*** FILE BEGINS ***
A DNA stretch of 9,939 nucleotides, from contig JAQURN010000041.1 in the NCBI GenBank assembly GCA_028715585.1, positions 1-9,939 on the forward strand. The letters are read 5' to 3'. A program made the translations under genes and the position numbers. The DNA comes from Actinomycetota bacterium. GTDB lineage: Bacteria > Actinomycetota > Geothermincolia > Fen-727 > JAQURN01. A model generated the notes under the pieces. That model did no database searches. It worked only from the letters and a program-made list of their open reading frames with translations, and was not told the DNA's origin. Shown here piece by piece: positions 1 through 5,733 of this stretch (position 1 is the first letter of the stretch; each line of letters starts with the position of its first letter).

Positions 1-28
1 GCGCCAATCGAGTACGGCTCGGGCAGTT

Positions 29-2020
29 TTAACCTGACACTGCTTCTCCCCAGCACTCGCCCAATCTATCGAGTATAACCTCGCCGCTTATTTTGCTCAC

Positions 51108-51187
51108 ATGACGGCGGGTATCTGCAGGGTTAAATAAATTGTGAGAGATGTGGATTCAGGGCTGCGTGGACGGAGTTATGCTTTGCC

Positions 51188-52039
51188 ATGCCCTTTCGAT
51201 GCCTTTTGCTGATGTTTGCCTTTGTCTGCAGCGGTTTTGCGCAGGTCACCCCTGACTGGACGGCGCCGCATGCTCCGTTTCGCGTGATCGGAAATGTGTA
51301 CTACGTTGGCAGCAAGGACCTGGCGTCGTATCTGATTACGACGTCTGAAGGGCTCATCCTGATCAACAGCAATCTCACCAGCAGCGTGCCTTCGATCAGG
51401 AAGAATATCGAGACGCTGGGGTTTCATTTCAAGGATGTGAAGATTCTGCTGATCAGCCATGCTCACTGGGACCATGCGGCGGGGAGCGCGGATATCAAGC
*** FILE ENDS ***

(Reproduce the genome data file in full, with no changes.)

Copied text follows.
A DNA stretch of 9,939 nucleotides, from contig JAQURN010000041.1 in the NCBI GenBank assembly GCA_028715585.1, positions 1-9,939 on the forward strand. The letters are read 5' to 3'. A program made the translations under genes and the position numbers. The DNA comes from Actinomycetota bacterium. GTDB lineage: Bacteria > Actinomycetota > Geothermincolia > Fen-727 > JAQURN01. A model generated the notes under the pieces. That model did no database searches. It worked only from the letters and a program-made list of their open reading frames with translations, and was not told the DNA's origin. Shown here piece by piece: positions 1 through 5,733 of this stretch (position 1 is the first letter of the stretch; each line of letters starts with the position of its first letter).

Positions 1-28
1 GCGCCAATCGAGTACGGCTCGGGCAGTT

Positions 29-2020
29 TTAACCTGACACTGCTTCTCCCCAGCACTCGCCCAATCTATCGAGTATAACCTCGCCGCTTATTTTGCTCAC

Positions 51108-51187
51108 ATGACGGCGGGTATCTGCAGGGTTAAATAAATTGTGAGAGATGTGGATTCAGGGCTGCGTGGACGGAGTTATGCTTTGCC

Positions 51188-52039
51188 ATGCCCTTTCGAT
51201 GCCTTTTGCTGATGTTTGCCTTTGTCTGCAGCGGTTTTGCGCAGGTCACCCCTGACTGGACGGCGCCGCATGCTCCGTTTCGCGTGATCGGAAATGTGTA
51301 CTACGTTGGCAGCAAGGACCTGGCGTCGTATCTGATTACGACGTCTGAAGGGCTCATCCTGATCAACAGCAATCTCACCAGCAGCGTGCCTTCGATCAGG
51401 AAGAATATCGAGACGCTGGGGTTTCATTTCAAGGATGTGAAGATTCTGCTGATCAGCCATGCTCACTGGGACCATGCGGCGGGGAGCGCGGATATCAAGC